Gregg Popovich has yet to state publicly if he intends to continue coaching the San Antonio Spurs next season, but all signs point to him coming back for his 24th season with the team.
ESPN’s Adrian Wojnarowski reports that Popovich is expected to sign a three-year extension with the Spurs that will make him the highest-paid coach in the NBA. Despite the length of the new deal, the Spurs understand the 70-year-old will continue evaluate his coaching future on a year-to-year basis.
Popovich has five NBA titles and is one of the greatest coaches in the history of the game. He’s trying to get the Spurs back to being a championship contender after they were eliminated in the first round of the playoffs the past two seasons. His 1,245 victories rank third on the all-time list behind only Don Nelson and Lenny Wilkins.
For what it’s worth, Popovich intends to coach Team USA in the FIBA World Cup in China in September and then in the 2020 Tokyo Olympic Games. He recently gave a classic Popovich response when asked if he will return next season, but it would be a surprise if he retired at this point.
Popovich hasn’t given any indication that he doesn’t plan to be back. Sure, he’s been prickly during the playoffs, but that isn’t really anything out of the ordinary. He’ll play coy about it and he doesn’t like to answer the questions, but all signs point to him returning for another season on the San Antonio sideline.
The San Antonio Spurs had a brainfart at the end of their Game 7 loss to the Denver Nuggets on Saturday night, which left Gregg Popovich in complete disbelief.
The Spurs were down 90-86 to the Nuggets in the deciding game of their first-round playoff series. With only 24 seconds left in the game, the Spurs’ best chance of winning or tying was to foul Denver to stop the clock and hope they missed free throws. Instead, they were playing defense as if it were a one-possession game.
Popovich could be seen motioning to his players to foul Denver, which they never did.
Gregg Popovich had to have set a record on Saturday for the briefest pre-game press conference of all time.
Popovich went to a media room to answer questions before the San Antonio Spurs’ playoff game against the Denver Nuggets. He sat down at the podium with a microphone in front of him for a few seconds. There were no questions, so he quickly got up and left.
Gregg Popovich is a five-time NBA champion and one of the greatest coaches in basketball history, but his passion for the sport is rivaled by his love for wining and dining. While Popovich’s incredible basketball IQ and leadership qualities have allowed him to draft, sign and develop some great players over the years, it was his affinity for wine and a good dinner that helped him land Manu Ginobili.
ESPN’s Baxter Holmes published a fantastic feature this week that examines Popovich’s borderline obsession with wine and fine dining. Several players explained to Holmes how Popovich uses the culinary world to bring his teams closer together, and the three-time NBA Coach of the Year said his passion for hosting a good gathering led him to Ginobili many years ago.
Steve McHugh, the owner and chef at upscale restaurant Cured in San Antonio, once asked Popovich why he was going through so much trouble to select what he felt were the perfect appetizers and wines for a dinner he hosted with Spanish basketball officials back in 2015. Popovich said most NBA teams will pass off such obligations to assistant coaches or front office executives, but he explained how hosting a contingent from Argentina in similar fashion years prior landed him one of the most important players in Spurs franchise history.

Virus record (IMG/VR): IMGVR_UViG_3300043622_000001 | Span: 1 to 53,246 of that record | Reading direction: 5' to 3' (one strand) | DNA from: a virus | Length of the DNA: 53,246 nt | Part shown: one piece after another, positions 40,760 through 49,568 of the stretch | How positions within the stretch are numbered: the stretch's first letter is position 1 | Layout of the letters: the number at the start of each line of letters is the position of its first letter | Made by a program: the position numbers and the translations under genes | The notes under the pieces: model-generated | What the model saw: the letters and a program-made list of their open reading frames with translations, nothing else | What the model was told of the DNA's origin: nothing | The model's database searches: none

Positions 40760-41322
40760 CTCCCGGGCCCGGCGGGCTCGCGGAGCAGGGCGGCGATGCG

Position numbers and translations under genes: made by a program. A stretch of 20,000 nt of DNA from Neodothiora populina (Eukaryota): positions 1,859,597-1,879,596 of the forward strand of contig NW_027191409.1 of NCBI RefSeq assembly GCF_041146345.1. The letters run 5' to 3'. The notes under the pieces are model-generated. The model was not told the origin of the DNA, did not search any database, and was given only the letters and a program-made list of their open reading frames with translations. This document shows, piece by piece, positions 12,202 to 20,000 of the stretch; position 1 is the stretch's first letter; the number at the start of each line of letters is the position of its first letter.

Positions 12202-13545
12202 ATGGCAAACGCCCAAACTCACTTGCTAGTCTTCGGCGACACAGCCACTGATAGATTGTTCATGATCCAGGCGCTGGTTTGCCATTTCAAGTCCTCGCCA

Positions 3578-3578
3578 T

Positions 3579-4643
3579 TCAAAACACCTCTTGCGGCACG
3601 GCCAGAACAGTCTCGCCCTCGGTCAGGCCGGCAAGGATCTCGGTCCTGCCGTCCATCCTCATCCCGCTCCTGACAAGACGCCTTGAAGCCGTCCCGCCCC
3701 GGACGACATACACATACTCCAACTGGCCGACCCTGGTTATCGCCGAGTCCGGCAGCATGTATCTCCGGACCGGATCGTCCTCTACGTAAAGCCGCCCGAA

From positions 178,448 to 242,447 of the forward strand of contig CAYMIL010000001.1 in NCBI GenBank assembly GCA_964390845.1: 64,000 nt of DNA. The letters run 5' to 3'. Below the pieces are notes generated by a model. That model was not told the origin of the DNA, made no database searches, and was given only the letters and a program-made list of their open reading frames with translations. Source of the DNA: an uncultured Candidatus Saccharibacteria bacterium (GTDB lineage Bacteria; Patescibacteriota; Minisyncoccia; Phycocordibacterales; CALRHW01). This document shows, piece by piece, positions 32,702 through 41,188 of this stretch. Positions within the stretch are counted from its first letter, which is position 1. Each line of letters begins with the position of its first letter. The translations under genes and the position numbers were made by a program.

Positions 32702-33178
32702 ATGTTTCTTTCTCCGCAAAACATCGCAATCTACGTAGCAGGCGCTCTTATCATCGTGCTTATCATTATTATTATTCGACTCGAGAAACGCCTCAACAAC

“I blew ’em away, and we wined ’em, we dined ’em. We gave them photo ops. We gave ’em everything they wanted,” Popovich recalled. “That’s how we found out about Manu, when nobody else knew about him.”
Popovich has been known to do the same for his players, even after brutal losses.
“I was friends with every single teammate I ever had in my [time] with the Spurs. That might sound far-fetched, but it’s true,” one former Spurs player told Holmes. “And those team meals were one of the biggest reasons why. To take the time to slow down and truly dine with someone in this day and age — I’m talking a two- or three-hour dinner — you naturally connect on a different level than just on the court or in the locker room.”
While many of us only know the Pop who treats sideline reporters like he’d rather be getting a root canal than chatting with them for 30 seconds, his players and confidants know the other side to him. In many ways, Popovich’s passion for wine sounds like it has helped his career as much as his dedication to the game of basketball.
Gregg Popovich is having a tough time with the officials.
Popovich was ejected 63 seconds into Wednesday night’s San Antonio Spurs-Denver Nuggets game. He received two technical fouls, which triggered the automatic ejection. He was perplexed upon being tossed:
Gregg Popovich had a funny exchange with a cameraman prior to the San Antonio Spurs’ game against the New York Knicks at Madison Square Garden on Sunday night.
The Spurs coach was getting ready to do a pregame interview in what appeared to be a tunnel that didn’t have great lighting, so a camera person had a light on to film. Pop asked if the light was necessary because he preferred not to be interrogated if it wasn’t.
Funny Gregg Popovich moment before the game at MSG.
Pop: Do you need that?
Reporter: Mumbles something about dimming the light.
Pop: Well, if you need it, you need it, but if you don't, I'd rather not be interrogated. I didn't do it. I probably did pic.twitter.com/YtWW2gTfek